Correction to This Article
The headline on this Sept. 16 A-section article about Iraq war demonstrations held the day before may have given an incorrect impression about the number of pro-war and antiwar protesters. War opponents significantly outnumbered war supporters.
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Dueling Demonstrations

A protester is grabbed by Capitol Police after breaching a barricade during yesterday's war protest. Police used chemical spray and arrested 189 people.
A protester is grabbed by Capitol Police after breaching a barricade during yesterday's war protest. Police used chemical spray and arrested 189 people. (Kevin Clark - The Washington Post)

Juan Torres Sr., 52, of Chicago held a large photo of his son, Juan Torres Jr., in Army uniform. Torres said his 25-year old son died while serving in the war in 2004. Military officials, he said, told him that his son committed suicide, but Torres said he doesn't believe it. "I continue to fight for justice," he said. "I don't want to see other families [lose a son] like mine."

Speakers included several Iraq war veterans, activist Ralph Nader and former U.S. attorney general Ramsey Clark, who talked about Iraqis who were refugees, hungry, or ill. "You can't believe a word the administration says," Clark said.

But administration supporters, well represented in the Gathering of Eagles and Free Republic counter-demonstrations, disagreed.

"I've seen how leftist politicians hate the military. It's disgusting. We're fighting a war not in Iraq but with them," said Lt. Col. Robert "Buzz" Patterson, a retired Air Force pilot.

War supporters staked out three blocks on Pennsylvania Avenue to await the war protesters. A large police presence and metal barricades separated the groups, but not their words.

"Commies out of D.C.!" came the chants from one corner of 10th Street NW. Across the street, two middle-aged men shouted obscenities into the face of a young man in full camouflage and a bandanna that concealed all but his eyes. The young man remained silent amid the screaming, holding a sign over his head that read "Support the troops, end the war."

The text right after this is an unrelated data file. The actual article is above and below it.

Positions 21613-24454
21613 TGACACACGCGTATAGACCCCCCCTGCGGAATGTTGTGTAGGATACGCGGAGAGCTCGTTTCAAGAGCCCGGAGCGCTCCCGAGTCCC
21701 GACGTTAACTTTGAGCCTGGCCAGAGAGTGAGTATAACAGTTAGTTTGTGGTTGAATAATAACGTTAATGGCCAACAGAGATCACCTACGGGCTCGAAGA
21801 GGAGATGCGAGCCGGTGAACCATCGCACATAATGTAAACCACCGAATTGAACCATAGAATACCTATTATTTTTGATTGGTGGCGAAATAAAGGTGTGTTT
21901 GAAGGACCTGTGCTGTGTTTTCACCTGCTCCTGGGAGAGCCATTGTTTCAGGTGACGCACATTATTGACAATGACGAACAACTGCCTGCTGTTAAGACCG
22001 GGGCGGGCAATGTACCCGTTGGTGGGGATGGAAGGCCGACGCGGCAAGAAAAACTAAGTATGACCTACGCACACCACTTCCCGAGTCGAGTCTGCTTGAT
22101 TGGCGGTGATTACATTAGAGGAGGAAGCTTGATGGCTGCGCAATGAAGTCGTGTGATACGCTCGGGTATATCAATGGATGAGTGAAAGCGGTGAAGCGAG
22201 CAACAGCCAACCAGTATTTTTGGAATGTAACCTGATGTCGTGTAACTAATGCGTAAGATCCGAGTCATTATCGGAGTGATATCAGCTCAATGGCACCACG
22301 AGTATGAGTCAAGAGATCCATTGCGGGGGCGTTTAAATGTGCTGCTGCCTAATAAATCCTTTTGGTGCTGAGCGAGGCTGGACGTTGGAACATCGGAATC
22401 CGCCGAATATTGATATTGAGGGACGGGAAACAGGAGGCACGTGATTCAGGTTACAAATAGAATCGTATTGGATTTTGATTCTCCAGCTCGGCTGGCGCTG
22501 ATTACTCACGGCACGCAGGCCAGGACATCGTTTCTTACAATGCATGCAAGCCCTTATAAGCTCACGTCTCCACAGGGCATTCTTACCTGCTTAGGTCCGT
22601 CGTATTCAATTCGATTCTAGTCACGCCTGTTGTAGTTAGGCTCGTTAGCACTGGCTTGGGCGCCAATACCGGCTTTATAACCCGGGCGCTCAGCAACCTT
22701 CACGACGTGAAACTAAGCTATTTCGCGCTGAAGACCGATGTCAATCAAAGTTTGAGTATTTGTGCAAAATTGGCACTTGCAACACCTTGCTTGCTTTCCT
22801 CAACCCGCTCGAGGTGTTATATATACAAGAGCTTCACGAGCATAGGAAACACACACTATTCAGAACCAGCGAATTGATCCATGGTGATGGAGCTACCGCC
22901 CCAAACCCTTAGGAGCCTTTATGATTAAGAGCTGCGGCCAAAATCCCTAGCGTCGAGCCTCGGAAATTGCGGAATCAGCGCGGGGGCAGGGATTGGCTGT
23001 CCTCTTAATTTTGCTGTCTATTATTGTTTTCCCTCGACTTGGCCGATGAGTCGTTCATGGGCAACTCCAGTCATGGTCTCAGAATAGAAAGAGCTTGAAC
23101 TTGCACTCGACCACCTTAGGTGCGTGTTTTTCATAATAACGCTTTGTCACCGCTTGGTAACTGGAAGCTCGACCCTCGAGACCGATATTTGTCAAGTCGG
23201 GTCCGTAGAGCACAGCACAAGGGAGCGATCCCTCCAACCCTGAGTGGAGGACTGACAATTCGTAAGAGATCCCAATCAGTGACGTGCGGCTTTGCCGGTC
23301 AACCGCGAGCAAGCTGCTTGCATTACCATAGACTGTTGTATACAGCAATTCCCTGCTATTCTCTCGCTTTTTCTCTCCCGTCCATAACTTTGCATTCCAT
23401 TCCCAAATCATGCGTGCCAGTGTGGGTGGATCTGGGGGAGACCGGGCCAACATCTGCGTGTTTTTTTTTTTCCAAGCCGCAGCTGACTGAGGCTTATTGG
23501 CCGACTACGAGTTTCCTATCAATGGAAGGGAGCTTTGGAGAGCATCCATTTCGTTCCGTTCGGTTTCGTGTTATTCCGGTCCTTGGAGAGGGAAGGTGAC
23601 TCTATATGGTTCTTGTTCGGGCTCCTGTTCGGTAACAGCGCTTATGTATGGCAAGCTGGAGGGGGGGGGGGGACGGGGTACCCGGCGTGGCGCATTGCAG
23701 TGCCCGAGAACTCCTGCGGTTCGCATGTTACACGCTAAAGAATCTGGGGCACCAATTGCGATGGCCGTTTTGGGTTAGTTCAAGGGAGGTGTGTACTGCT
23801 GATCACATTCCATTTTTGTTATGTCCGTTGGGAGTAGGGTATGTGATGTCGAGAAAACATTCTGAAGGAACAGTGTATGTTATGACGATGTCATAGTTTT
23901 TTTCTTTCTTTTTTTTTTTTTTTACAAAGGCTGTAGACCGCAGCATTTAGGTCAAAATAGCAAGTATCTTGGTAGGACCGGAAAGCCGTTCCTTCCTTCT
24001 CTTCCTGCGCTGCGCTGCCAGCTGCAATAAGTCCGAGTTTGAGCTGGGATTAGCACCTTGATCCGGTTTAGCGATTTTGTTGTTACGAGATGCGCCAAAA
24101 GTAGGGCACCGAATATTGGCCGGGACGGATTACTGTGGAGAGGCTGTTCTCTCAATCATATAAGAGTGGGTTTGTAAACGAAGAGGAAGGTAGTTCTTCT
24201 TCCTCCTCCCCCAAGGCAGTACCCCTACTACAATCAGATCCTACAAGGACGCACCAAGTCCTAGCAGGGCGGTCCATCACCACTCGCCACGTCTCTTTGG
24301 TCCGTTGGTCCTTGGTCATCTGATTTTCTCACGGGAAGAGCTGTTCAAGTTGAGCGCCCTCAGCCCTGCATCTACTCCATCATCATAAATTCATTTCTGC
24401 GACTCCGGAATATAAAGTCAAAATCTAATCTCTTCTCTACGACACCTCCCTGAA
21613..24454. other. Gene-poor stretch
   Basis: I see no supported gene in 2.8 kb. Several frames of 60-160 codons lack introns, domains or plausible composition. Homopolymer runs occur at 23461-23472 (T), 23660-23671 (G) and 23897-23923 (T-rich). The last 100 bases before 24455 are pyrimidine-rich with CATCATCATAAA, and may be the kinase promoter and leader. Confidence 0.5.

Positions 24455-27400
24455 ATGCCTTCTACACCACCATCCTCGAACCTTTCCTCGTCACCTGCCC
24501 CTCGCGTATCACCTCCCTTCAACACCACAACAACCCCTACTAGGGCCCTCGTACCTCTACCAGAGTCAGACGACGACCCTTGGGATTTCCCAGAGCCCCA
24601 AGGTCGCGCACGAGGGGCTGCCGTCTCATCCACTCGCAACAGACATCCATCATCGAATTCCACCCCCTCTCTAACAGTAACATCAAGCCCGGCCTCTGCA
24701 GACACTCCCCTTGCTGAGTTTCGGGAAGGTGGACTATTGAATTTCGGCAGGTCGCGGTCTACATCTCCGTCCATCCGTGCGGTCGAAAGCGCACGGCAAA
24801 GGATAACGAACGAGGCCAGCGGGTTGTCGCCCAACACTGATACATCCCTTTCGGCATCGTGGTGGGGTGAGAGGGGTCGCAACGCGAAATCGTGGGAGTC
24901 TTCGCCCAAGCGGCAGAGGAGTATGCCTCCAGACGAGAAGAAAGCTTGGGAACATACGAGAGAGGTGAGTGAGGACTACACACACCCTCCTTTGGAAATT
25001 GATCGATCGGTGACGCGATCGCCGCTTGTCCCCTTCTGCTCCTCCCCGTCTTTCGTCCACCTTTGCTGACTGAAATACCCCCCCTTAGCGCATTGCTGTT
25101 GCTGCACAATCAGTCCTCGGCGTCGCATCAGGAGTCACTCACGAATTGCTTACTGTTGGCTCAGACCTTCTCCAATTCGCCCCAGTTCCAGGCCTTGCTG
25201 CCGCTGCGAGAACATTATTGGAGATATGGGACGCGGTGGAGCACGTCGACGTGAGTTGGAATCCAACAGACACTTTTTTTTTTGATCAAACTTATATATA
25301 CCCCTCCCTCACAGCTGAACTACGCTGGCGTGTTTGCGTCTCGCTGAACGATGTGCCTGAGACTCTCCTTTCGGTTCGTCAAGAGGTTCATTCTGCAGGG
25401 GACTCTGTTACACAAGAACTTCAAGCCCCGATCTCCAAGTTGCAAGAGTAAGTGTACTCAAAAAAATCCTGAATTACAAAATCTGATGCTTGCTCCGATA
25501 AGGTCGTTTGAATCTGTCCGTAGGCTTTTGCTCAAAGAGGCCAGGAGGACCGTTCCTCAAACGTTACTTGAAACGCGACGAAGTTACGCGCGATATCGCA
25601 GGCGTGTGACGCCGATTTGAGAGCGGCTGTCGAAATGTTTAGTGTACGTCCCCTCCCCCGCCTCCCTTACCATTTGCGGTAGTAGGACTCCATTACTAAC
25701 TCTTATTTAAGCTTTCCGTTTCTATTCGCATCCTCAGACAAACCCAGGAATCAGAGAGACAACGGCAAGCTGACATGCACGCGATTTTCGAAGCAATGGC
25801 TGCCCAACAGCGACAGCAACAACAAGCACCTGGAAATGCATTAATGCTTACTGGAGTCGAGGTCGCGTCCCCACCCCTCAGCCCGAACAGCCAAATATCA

A bus had been painted with antiwar slogans including "Impeach Bush-Cheney Now!!" A man at Pennsylvania Avenue and Sixth Street shouted "Drive your bus into the Potomac. You're all idiots. . . . Relieve us of your stupidity."

Like many yesterday, Deborah Johns, the mother of a sergeant who has served three tours in Iraq, raised the Vietnam War for comparison.

"We're not going to let the domestic enemy here at home defeat us like they did then," she said. "No retreat, no surrender. Not now, not ever." A conversation began between war protester Ocek Eke, 38, of Elon, N.C., and Rich DeStefano, 64, of Philadelphia.

"We don't have to yell and scream at each other. Ultimately, we want the best for our country," Eke said.

"He makes good sense," DeStefano replied.

"If we call each other names, we'll never have a dialogue," said Eke.

DeStefano: "Absolutely right."

Staff writers Nelson Hernandez, Jerry Markon, Mary Otto, Katherine Shaver and Clarence Williams and editorial assistants Jillian Jarrett, Aruna Jain and Timothy Wilson contributed to this report.


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